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|Ref Type||Journal Article|
|Authors||Leijen S, van Geel RM, Pavlick AC, Tibes R, Rosen L, Razak AR, Lam R, Demuth T, Rose S, Lee MA, Freshwater T, Shumway S, Liang LW, Oza AM, Schellens JH, Shapiro GI|
|Title||Phase I Study Evaluating WEE1 Inhibitor AZD1775 As Monotherapy and in Combination With Gemcitabine, Cisplatin, or Carboplatin in Patients With Advanced Solid Tumors.|
|Journal||Journal of clinical oncology : official journal of the American Society of Clinical Oncology|
|Date||2016 12 20|
|Abstract Text||Purpose AZD1775 is a WEE1 kinase inhibitor targeting G2 checkpoint control, preferentially sensitizing TP53-deficient tumor cells to DNA damage. This phase I study evaluated safety, tolerability, pharmacokinetics, and pharmacodynamics of oral AZD1775 as monotherapy or in combination with chemotherapy in patients with refractory solid tumors. Patients and Methods In part 1, patients received a single dose of AZD1775 followed by 14 days of observation. In part 2, patients received AZD1775 as a single dose (part 2A) or as five twice per day doses or two once per day doses (part 2B) in combination with one of the following chemotherapy agents: gemcitabine (1,000 mg/m2), cisplatin (75 mg/m2), or carboplatin (area under the curve, 5 mg/mL⋅min). Skin biopsies were collected for pharmacodynamic assessments. TP53 status was determined retrospectively in archival tumor tissue. Results Two hundred two patients were enrolled onto the study, including nine patients in part 1, 43 in part 2A (including eight rollover patients from part 1), and 158 in part 2B. AZD1775 monotherapy given as single dose was well tolerated, and the maximum-tolerated dose was not reached. In the combination regimens, the most common adverse events consisted of fatigue, nausea and vomiting, diarrhea, and hematologic toxicity. The maximum-tolerated doses and biologically effective doses were established for each combination. Target engagement, as a predefined 50% pCDK1 reduction in surrogate tissue, was observed in combination with cisplatin and carboplatin. Of 176 patients evaluable for efficacy, 94 (53%) had stable disease as best response, and 17 (10%) achieved a partial response. The response rate in TP53-mutated patients (n = 19) was 21% compared with 12% in TP53 wild-type patients (n = 33). Conclusion AZD1775 was safe and tolerable as a single agent and in combination with chemotherapy at doses associated with target engagement.|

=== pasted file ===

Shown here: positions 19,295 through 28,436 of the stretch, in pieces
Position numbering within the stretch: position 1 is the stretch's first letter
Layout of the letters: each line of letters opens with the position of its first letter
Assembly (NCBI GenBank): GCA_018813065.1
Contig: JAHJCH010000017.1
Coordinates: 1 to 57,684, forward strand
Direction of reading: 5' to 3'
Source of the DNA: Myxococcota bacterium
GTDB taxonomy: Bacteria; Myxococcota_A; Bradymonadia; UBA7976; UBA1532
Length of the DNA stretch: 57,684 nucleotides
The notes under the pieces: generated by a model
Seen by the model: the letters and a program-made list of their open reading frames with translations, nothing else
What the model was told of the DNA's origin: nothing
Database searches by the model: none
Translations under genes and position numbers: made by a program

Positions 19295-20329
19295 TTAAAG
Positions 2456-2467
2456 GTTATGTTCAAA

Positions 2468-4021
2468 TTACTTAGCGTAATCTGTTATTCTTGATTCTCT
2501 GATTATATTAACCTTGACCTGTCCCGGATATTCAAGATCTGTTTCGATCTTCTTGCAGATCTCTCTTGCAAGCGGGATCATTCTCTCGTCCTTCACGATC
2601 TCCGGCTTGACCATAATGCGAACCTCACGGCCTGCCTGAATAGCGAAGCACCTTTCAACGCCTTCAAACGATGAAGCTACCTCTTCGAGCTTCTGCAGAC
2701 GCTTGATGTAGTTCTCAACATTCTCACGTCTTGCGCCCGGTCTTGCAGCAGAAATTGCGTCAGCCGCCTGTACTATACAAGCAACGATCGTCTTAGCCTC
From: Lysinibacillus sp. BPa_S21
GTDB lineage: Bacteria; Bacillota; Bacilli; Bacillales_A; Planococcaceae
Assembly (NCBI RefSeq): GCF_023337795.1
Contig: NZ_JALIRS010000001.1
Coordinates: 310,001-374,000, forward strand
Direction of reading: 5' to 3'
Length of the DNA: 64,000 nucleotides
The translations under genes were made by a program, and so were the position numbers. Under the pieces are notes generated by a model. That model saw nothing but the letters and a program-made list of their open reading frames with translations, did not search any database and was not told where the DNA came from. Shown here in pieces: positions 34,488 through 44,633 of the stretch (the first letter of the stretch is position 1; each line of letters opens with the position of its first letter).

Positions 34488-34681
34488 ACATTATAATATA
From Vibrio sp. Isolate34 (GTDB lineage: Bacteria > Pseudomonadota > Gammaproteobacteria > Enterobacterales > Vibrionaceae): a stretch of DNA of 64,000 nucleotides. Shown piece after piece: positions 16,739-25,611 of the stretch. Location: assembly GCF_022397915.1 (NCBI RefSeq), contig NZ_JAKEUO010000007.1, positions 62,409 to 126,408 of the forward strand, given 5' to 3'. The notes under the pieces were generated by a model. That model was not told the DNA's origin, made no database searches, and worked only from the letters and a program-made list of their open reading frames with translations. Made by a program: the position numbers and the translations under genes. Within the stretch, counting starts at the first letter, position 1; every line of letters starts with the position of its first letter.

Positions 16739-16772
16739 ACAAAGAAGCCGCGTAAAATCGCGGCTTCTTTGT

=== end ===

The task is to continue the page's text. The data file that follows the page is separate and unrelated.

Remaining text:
|Molecular Profile||Treatment Approach|
|Gene Name||Source||Synonyms||Protein Domains||Gene Description||Gene Role|
|Therapy Name||Drugs||Efficacy Evidence||Clinical Trials|
|Drug Name||Trade Name||Synonyms||Drug Classes||Drug Description|
|Gene||Variant||Impact||Protein Effect||Variant Description||Associated with drug Resistance|
|Molecular Profile||Indication/Tumor Type||Response Type||Therapy Name||Approval Status||Evidence Type||Efficacy Evidence||References|
|TP53 mutant||Advanced Solid Tumor||predicted - sensitive||Adavosertib||Phase I||Actionable||In a retrospective analysis of a Phase I trial, Adavosertib (MK-1775) combined with a chemotherapy resulted in a 21% (4/19) response rate in advanced solid tumor patients harboring a TP53 mutation and in those without a TP53 mutation, a 12% (4/33) response rate was observed (PMID: 27601554).||27601554|